BACK HOME AGAIN
It will rain all day today here in Halloween-colored Vermont. The maples will lose many of their remaining leaves and look off with stoic expressions at being naked again. The fields are already black and sodden from earlier rains. The road is jeweled with tiny puddles and elaborate silvery veins. We are easing ourselves into the cold weather, and it makes the house tick like a clock. Overhead, the sky is a chaos of quilt folds and rumpled sheets. My worn out cardigan has sprung buttonholes and unraveling elbows, and hangs on me with a certain indifference to my comfort. But it still gives me a friendly hug as I loaf around the house, debating whether to go out into the smoke-breath cold and pull down a few logs from my fuel hoard, or just stay near enough to a heat vent to be consoled. I should be working today, getting an essay written that was commissioned by an old artist friend for his book on objects and their meanings. I will have an English muffin first, to fortify my wayward soul, and figure out how to get around my reluctance to make another cup of espresso. I feel the jitters already, so that may not be a good idea. But it makes staring out the window at the empty road a test of forbearance. I'm looking for something, but I don't know what it is until it comes.
The trip back on the plane from Marseille up to Paris, and then to Boston, was an endurance test of a seat too small to turn around in, with my knees pressed painfully against the tray in front of me, and the little movie screen left unopened while I figured out how to cross my legs. The light grew thin almost from the moment we left Paris, and was night soon after, and then began to brighten again, with lazy shafts of sunlight streaming down out of the chinks of window shades. It was a crowded flight, and I felt awkward weaving my way down through the narrow aisle to the toilets, and then pulling myself back up the slightly inclined angle of the aisle to my seat again.
People were napping, some were bent forward working little video games, or watching old movies. The engines were humming like monks in a cathedral, and the stewardess was eyeing me carefully as I appeared to have lost my orientation. But I was just sizing up the miniature chair I was required to squeeze into. Only four more hours of monotony before we landed at Logan Airport. Just four, but more like forty, if you considered my aching back and frustrated calf muscles. My shoes were tight, but I would have to stand up in the aisle to remove them, just as the drink cart was squeaking by. So I got down into my little bucket seat and cinched myself back into the seat belt. I looked out over the heads of my fellow passengers as they nodded and tilted and scratched, and went on pondering the emptiness we sailed through.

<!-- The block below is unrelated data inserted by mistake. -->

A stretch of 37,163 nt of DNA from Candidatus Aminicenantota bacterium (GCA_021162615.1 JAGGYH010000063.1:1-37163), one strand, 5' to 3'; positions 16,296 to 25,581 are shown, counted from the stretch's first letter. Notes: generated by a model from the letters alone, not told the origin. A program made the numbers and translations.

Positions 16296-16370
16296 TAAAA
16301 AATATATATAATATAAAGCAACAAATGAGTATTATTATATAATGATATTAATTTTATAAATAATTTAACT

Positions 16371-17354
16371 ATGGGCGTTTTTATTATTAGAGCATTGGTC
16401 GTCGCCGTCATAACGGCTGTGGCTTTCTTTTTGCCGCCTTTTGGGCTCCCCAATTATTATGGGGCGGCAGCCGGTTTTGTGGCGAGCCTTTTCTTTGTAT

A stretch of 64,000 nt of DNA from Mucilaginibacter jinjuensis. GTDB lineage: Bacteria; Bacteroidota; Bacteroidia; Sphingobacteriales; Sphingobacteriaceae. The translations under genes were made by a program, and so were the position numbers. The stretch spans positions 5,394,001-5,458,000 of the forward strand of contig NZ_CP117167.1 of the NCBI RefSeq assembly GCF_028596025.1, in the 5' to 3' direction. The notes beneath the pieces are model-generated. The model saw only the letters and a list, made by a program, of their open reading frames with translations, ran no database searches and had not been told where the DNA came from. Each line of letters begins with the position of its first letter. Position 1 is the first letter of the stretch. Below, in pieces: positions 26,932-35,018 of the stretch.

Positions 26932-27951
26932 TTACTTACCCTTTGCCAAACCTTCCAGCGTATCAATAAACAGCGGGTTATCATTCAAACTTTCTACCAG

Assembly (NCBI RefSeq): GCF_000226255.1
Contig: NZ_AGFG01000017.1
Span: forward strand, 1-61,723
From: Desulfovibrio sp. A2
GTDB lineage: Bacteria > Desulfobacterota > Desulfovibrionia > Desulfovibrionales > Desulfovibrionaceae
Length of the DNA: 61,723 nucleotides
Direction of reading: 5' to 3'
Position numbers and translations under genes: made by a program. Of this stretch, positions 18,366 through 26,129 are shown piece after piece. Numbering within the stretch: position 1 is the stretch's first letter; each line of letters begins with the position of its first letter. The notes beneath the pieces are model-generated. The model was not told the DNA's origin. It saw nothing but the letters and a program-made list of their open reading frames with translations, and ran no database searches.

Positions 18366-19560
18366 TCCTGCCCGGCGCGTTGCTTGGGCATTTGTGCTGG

Once on land again, my daughter picked us up in her hybrid car and off we purred into the afternoon traffic. We were soon planted in an aspic of glittering tail lights. These were the workers going home from their office jobs; faces staring ahead with sleepy expressions, and passengers gazing dully into their cell phones. Boston's glass towers faded behind us as we roared along toward Rhode Island. The Atlantic lay to our left, though it was hidden by the urban sprawl and the old row houses sitting glumly in the northern sunshine. We had the news on, and the more I listened the more I felt as if time had stopped moving at all. We were caught in a huge warp where events ceased to mean much, and the momentum of human life had slowed almost to a kind of sludge. But my daughter picked up my spirits when we stopped at a neighborhood wine store. She and I prowled the crowded aisles until I found the French wines, and I picked out a pricey St. Emilion, which she grabbed from my hands and paid for. She called in an order of Mexican food as well. The house was warm, and her partner had made a fire; their son, an active, bright youngster of five, was chattering away like a Mynah bird, sorting his legion of tiny homunculi and placing them deftly into the seats of enormous yellow graders and excavators, which were parked all over the floor. The afternoon was sinking into the tarnished glow of the yard, and the last few cars were easing into their driveways for the night.